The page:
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Item #d93nov124

U.S. Automobile Initiative: The Clinton Administration and major U.S. auto makers have agreed on a partnership to design cars for the 21st century. Fashioned after successful Japanese government-industry partnerships, the arrangement is intended to triple fuel efficiency within a decade through cooperation rather than regulations. See Science, p. 172, Oct. 8 1993.

Item #d93nov125

NAFTA: The North American Free Trade Agreement, which passed the U.S. House of Representatives in November, is expected to increase greenhouse gas emissions through accelerated economic growth, as discussed in Energy, Econ. & Clim. Change, pp. 7-8, Sep.

Item #d93nov126

Methane reports: A series of legislatively-mandated studies on methane emissions and control options has been completed by the U.S. Environmental Protection Agency. (See the Reports/Emissions section in this month's issue.)

Item #d93nov127

The Effects of Climate Regulations on electric utilities are projected to be larger and more immediate than direct climate impacts, according to a study funded by the Electric Power Research Institute in the U.S. and the Central Research Institute of the Electric Power Industry in Japan. The study, to be published next year, is discussed extensively in Energy, Econ. & Clim. Change, pp. 9-12, Sep.

Item #d93nov128

UV-B effects in Chile: A team of international researchers investigating anecdotal reports has found no convincing evidence of any short-term effects of elevated UV-B exposure in southern Chile or Argentina, according to Global Environ. Change Rep., p. 6, Sep. 24.

Item #d93nov129

"The $1.5 Billion Question: Can the U.S. Global Change Research Program Deliver on its Promises?" R. Monastersky, Science News, pp. 158-159, Sep. 4. (See Global Climate Change Digest, p. 8, Oct. 1993.)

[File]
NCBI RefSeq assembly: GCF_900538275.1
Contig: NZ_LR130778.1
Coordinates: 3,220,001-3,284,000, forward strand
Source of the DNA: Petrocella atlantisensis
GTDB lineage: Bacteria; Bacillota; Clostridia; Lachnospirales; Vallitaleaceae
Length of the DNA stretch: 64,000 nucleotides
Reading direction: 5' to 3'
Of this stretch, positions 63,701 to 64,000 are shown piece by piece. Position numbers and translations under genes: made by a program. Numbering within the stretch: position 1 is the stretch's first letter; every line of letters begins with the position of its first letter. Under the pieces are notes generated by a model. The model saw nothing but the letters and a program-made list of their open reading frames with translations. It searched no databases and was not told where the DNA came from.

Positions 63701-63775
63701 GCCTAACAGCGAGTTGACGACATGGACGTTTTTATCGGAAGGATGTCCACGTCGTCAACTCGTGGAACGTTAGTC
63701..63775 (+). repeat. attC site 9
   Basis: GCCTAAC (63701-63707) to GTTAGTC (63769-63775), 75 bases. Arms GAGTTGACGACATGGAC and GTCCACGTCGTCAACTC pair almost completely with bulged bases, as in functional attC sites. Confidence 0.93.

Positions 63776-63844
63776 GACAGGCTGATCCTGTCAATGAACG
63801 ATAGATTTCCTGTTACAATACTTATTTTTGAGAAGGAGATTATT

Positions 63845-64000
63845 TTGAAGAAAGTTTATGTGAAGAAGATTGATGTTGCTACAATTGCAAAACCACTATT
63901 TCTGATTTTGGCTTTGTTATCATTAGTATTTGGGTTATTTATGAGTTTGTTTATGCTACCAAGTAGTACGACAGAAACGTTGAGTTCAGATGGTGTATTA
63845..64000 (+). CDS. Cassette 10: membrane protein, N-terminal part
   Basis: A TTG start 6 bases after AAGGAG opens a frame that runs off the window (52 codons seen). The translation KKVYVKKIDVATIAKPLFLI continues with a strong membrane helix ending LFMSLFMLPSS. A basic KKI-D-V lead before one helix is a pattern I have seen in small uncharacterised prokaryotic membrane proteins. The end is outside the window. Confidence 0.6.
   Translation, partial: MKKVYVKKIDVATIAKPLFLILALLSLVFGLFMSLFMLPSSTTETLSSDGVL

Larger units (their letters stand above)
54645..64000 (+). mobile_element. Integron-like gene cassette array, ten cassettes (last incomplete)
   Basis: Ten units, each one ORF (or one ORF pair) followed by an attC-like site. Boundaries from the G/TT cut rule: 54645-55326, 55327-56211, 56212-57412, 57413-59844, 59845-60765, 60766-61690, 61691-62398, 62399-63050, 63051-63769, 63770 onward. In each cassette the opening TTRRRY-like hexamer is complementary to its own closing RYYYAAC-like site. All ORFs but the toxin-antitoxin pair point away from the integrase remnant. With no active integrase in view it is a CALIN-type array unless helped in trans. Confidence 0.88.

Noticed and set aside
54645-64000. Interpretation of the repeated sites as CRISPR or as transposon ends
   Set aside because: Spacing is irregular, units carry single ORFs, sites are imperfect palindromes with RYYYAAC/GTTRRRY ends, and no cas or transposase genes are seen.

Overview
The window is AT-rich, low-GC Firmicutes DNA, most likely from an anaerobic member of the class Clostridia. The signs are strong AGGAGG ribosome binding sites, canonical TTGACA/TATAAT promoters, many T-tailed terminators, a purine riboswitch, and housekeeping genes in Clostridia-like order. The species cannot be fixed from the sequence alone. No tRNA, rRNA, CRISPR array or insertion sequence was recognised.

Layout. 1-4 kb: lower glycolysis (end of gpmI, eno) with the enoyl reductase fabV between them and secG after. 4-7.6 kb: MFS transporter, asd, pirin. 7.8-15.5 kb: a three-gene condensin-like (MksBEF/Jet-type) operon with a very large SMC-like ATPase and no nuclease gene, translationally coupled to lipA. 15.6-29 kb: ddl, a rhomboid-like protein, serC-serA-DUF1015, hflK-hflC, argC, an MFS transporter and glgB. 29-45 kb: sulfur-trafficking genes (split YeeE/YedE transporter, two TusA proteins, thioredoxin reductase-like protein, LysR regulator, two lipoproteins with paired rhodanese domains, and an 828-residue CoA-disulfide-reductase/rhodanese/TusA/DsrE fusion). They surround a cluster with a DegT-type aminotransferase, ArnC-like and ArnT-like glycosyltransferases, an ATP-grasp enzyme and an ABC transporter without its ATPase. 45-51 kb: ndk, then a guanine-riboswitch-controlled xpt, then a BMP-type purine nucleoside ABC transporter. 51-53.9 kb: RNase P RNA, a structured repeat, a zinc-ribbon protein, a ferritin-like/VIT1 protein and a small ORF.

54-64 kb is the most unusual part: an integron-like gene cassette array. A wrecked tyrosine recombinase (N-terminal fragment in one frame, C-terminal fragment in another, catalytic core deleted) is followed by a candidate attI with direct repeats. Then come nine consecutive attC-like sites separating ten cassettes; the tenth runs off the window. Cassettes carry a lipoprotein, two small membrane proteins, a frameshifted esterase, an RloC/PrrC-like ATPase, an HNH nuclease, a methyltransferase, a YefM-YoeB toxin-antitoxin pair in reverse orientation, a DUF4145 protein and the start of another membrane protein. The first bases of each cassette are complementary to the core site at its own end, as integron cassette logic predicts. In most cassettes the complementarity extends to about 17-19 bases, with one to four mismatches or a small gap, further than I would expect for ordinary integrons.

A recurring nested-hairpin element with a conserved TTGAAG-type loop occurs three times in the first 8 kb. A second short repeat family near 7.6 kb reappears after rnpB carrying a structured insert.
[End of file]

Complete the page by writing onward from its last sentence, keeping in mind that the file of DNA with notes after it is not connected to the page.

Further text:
Item #d93nov130

"Scientists Confront Renewed Backlash on Global Warming," W.K. Stevens, The New York Times, pp. C1, C6, Sep. 14. A recent spate of articles and books characterize the thesis of global warming as hysteria and a socialist ploy; the rhetoric is the mirror image of that heard five years ago when record summer heat prompted warnings of climatic apocalypse. This article summarizes point-by-point the major arguments of the critics and the responses of scientists. (See also related letter to the editor ibid., p. A24, Sep. 28 1993.) "Greenhouse Effect Seems Benign So Far" (B. Rensberger, The Washington Post, pp. A1, A9, June 1 1993) also summarizes countervailing scientific views.

Item #d93nov131

"Satellite vs. Surface: Two Points of View on Global Warming," B. Rensberger, The Washington Post, p. A3, July 26. Presents a chart of satellite measurements of air temperatures from 1979 through June 1993. NASA scientists, John Christy and Roy Spencer, think their data shows that global warming is less of a problem than climate models indicate; modeler James Hansen distrusts these data because they show no signs of warming, while surface temperature measurements do. A third scientist, Jerry Mahlman, points out that all data sets have problems.

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